As Ukrainian citizens face reported "indiscriminate" airstrikes and shelling in urban areas, it has become normal life to fear if their home will be suddenly destroyed. Air raid sirens continually ring out, including during an interview with British TV network ITV's Good Morning Briain show in which the reporter calls it the "soundtrack to daily life" in Ukraine currently, and residents seek shelter in underground bunkers and subway stations to escape the blasts.
In an attempt to reduce civilian casualties in any way possible, Google is now building an "Air Raid Alerts" system directly into Android smartphones to supplement the government’s existing alert system, which uses a third-party app.
“Tragically, millions of people in Ukraine now rely on air strike alerts to try to get to safety. At the request, and with the help, of the government of Ukraine, we've started rolling out a rapid Air Raid Alerts system for Android phones in Ukraine. This work is supplemental to the country's existing air raid alert systems, and based on alerts already being delivered by the Ukrainian government,” said Google in a blog post.
The company also describes other ways it will be helping the refugee and civilian crisis, such as a system that will flag services that are helping refugees to those fleeing the invasion, as well as investment into Poland non-governmental organizations. Businesses that are providing refugee services are now able to post their Business Profile on Search and Maps to highlight any aid they may be giving.
Rolling out today via Google Play Services, the air raid alert system will be available to almost all Android phones as they already have Google integration and will use a similar alert system that Android phones use for earthquake alerts. It will also work with the Ukrainian government’s alert system but will no longer require the download of third-party apps, widening the potential impact the system can have.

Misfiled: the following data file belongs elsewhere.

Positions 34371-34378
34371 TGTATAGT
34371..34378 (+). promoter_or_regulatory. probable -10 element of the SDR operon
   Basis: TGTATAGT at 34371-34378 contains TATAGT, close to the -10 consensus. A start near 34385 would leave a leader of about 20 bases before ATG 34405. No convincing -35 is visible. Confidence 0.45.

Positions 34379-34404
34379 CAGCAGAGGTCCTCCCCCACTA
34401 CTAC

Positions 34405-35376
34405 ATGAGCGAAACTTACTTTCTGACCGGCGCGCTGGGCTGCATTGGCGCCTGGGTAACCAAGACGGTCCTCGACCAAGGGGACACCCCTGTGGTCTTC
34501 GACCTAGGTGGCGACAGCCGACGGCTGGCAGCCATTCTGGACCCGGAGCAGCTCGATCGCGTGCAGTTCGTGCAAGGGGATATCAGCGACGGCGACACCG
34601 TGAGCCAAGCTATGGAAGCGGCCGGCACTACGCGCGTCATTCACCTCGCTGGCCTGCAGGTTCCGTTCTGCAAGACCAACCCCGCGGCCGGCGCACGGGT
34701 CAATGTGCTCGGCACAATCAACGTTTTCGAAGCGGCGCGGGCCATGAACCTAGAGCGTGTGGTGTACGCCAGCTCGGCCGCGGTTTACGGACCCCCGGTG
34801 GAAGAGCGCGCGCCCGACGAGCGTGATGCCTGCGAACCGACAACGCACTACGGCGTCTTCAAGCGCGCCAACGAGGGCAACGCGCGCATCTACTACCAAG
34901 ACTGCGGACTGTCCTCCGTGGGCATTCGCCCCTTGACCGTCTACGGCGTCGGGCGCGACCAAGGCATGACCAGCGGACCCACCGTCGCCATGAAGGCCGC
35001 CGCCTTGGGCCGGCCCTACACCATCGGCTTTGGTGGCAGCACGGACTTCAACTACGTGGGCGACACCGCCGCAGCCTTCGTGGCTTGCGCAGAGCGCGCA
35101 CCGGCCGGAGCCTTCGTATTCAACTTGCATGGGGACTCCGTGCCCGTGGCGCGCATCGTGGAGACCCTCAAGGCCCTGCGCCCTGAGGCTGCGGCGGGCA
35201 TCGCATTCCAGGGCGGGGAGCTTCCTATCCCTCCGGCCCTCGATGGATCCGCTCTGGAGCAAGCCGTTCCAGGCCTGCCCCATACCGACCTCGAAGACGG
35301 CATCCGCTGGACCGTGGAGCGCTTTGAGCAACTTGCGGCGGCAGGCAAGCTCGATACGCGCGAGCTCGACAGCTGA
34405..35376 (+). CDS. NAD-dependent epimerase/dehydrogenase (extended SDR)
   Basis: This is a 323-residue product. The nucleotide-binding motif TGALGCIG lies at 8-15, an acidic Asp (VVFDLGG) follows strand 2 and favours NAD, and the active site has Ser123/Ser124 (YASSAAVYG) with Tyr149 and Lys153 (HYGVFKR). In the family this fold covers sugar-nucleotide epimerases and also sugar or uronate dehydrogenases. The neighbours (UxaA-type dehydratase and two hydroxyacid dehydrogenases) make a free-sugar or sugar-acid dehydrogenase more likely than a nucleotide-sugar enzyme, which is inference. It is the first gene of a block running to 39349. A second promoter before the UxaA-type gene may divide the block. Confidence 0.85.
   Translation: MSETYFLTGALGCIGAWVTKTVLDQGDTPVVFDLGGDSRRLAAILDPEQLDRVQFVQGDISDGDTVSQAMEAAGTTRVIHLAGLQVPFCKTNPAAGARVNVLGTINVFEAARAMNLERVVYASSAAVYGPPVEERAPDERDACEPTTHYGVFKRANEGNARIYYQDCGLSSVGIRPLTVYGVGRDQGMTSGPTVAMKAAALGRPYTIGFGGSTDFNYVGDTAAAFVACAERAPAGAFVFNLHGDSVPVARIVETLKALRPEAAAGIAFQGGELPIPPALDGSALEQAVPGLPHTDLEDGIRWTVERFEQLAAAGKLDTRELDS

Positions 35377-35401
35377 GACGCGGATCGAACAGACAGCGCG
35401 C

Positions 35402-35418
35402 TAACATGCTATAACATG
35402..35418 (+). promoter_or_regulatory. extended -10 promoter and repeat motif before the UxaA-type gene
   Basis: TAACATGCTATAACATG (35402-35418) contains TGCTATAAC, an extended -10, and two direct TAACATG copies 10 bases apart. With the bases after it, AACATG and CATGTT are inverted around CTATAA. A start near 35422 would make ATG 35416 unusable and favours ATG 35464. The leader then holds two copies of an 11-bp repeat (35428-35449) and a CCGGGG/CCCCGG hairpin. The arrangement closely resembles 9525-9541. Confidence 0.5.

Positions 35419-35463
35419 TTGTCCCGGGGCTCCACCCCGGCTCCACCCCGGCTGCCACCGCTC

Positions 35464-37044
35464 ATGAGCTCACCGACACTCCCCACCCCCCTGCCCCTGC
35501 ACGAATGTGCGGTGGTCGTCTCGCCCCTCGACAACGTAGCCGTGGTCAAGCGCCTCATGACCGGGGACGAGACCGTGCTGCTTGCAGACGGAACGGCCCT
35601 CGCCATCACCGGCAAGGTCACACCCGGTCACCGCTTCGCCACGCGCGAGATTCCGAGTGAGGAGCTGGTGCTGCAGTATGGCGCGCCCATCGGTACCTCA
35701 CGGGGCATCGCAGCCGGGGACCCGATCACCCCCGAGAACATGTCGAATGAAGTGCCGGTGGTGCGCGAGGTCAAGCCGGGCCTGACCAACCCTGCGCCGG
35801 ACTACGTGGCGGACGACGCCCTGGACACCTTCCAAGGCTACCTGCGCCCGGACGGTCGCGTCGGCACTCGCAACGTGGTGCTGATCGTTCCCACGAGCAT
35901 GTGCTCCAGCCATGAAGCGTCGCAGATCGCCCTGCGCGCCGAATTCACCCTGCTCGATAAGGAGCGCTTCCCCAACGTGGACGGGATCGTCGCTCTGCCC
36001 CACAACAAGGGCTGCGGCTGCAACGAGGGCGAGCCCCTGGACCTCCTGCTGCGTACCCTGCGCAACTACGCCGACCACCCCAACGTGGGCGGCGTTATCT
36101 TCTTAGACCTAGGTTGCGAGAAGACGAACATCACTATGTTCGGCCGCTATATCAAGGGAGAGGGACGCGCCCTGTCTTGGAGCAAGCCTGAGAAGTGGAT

"The system leverages our low latency alert mechanism we built for earthquake alerts," Android VP of Engineering Dave Burke tweeted. "The air raid system is supplemental to, and shares the same triggers used for, the country's existing air raid alert systems."
Google is now joining a slew of Western technology firms that will be limiting or entirely stopping sales and software support to Russian markets. As one of the largest companies in the world, Google and its parent company Alphabet, have significantly reduced services by Google and YouTube, and blocked ads and payment-based services. Alongside, Google stopped user-submitted Google Maps services in Ukraine amid fears it was alerting Russian forces to civilian and Ukrainian armed forces’ locations. Free services, such as Search and YouTube, will continue to work in Russia, but commercial services are halted.